A party seeking summary judgment “bears the initial responsibility of informing the district court of the basis for its motion, and identifying those portions of [the record] which it believes demonstrate the absence of a genuine issue of material fact.” Celotex Corp. v. Catrett, 477 U.S. 317, 323 (1986). Summary judgment is appropriate if the evidence, viewed in the light most favorable to the nonmoving party, shows “that there is no genuine dispute as to any material fact and the movant is entitled to judgment as a matter of law.” Fed.R.Civ.P. 56(a). Summary judgment is also appropriate against a party who “fails to make a showing sufficient to establish the existence of an element essential to that party's case, and on which that party will bear the burden of proof at trial.” Celotex, 477 U.S. at 322. Only disputes over facts that might affect the outcome of the suit will preclude summary judgment, and the disputed evidence must be “such that a reasonable jury could return a verdict for the nonmoving party.” Anderson v. Liberty Lobby, Inc., 477 U.S. 242, 248 (1986).

         III. Summary Judgment.

         A. Arizona Law.

         Strict liability for defective product design exists where a plaintiff can prove (1) the defendant is a manufacturer of the product, (2) the product was defective in design and unreasonably dangerous, (3) the defect existed when the product left the defendant's control, (4) the defect proximately caused the injury, and (5) damages. Cox v. Ford Motor Co., No. 1 CA-CV 09-0288, 2010 WL 3656041, at *2 (Ariz.Ct.App. Sept. 21, 2010); see also Sw. Pet Prods., Inc. v. Koch Industr., Inc., 273 F.Supp.2d 1041, 1051 (D. Ariz. 2003); Anderson v. Nissei A SB Mach. Co., Ltd., 3 P.3d 1088, 1092 (Ariz.Ct.App. 1999). Under a strict products liability theory, “the manufacturer can be held liable ‘despite its best efforts to make or design a safe product.'” Golonka v. Gen. Motors Corp., 65 P.3d 956, 962 (Ariz.Ct.App. 2003). But “liability will not be imposed on an entity that ‘bears[s] no causal connection to the production or distribution of the product.'” Atone v. Greater Ariz. Auto Auction, 155 P.3d 1074, 1076 (Ariz.Ct.App. 2007).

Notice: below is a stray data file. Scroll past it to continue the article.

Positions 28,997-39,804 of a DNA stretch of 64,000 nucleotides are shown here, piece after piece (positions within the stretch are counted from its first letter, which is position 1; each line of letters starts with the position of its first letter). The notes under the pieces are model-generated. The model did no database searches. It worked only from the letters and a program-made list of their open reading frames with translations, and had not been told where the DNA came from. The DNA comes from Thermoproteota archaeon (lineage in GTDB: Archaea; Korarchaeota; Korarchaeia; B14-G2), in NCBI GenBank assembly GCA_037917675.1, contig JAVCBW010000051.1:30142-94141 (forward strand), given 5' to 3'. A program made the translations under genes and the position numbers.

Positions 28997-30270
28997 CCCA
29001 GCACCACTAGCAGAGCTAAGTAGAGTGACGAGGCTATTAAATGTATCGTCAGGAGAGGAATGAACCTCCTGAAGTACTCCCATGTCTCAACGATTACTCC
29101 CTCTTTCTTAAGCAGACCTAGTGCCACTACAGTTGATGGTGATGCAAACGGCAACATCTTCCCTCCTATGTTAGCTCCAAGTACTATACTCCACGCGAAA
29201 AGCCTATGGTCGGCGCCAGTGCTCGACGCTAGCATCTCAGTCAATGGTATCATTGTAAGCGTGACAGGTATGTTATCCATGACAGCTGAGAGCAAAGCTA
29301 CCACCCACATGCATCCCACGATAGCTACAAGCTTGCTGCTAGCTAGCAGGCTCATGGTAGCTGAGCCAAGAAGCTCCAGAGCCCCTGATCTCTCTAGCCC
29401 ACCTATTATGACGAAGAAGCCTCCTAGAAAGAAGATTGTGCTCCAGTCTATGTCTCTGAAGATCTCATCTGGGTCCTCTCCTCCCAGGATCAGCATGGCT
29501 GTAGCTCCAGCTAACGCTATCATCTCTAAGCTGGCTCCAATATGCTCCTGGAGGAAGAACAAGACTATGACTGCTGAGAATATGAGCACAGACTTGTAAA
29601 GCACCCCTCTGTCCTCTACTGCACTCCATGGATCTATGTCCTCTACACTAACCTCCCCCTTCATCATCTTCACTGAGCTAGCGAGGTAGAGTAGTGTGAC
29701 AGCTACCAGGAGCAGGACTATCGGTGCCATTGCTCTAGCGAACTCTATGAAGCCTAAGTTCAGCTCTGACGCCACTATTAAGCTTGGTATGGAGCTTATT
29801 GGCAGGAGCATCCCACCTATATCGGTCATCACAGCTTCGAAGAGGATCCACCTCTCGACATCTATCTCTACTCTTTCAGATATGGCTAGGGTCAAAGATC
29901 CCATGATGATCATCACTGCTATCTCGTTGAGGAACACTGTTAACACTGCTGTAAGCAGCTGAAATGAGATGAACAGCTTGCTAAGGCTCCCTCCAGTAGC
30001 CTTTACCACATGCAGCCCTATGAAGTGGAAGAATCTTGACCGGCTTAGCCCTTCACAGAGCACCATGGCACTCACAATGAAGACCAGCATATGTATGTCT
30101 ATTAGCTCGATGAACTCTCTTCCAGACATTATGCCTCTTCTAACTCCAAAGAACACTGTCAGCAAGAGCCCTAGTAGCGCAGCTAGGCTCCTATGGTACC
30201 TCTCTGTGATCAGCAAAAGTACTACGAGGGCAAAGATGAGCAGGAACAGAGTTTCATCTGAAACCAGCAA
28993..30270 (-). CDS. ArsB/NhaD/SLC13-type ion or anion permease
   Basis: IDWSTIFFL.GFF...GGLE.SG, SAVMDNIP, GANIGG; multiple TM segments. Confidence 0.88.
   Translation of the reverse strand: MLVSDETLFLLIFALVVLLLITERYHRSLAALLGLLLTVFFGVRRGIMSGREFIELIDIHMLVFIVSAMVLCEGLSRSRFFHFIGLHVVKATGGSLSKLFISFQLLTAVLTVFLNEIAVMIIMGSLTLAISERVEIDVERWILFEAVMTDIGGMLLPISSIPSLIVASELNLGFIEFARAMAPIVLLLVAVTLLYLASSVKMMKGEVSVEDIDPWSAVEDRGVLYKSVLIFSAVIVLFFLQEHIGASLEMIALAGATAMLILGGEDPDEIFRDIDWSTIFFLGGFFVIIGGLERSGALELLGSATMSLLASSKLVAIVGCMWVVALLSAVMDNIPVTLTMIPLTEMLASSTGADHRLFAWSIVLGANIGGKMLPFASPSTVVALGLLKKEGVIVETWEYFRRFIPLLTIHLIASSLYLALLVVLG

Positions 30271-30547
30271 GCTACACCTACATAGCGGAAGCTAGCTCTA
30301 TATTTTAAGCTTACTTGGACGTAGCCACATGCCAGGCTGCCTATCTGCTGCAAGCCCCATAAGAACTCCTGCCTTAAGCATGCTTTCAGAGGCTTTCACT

To establish a negligence claim, including negligent design, a plaintiff must prove “(1) a duty requiring the defendant to conform to a certain standard of care; (2) a breach by the defendant of that standard; (3) a causal connection between the defendant's conduct and the resulting injury; and (4) actual damages.” Gipson v. Kasey, 150 P.3d 228, 230 (Ariz. 2007). “‘In order to succeed on a negligent design claim, a plaintiff must prove that the manufacturer acted unreasonably at the time of design . . . in light of the foreseeable risk of injury from use of the product.'” Hess v. Bumbo Int'l Tr., CV 13-944 TUC DCB, 2014 WL 12527216, at *7 (D. Ariz. Sept. 11, 2014) (citing Golonka, 65 P.3d at 962). “Negligence may consist of action or inaction” - it is “the failure to use reasonable care” or “act as a reasonably careful person would act under the circumstances.” Id. (quoting Golonka, 65 P.3d at 963).

         B. ...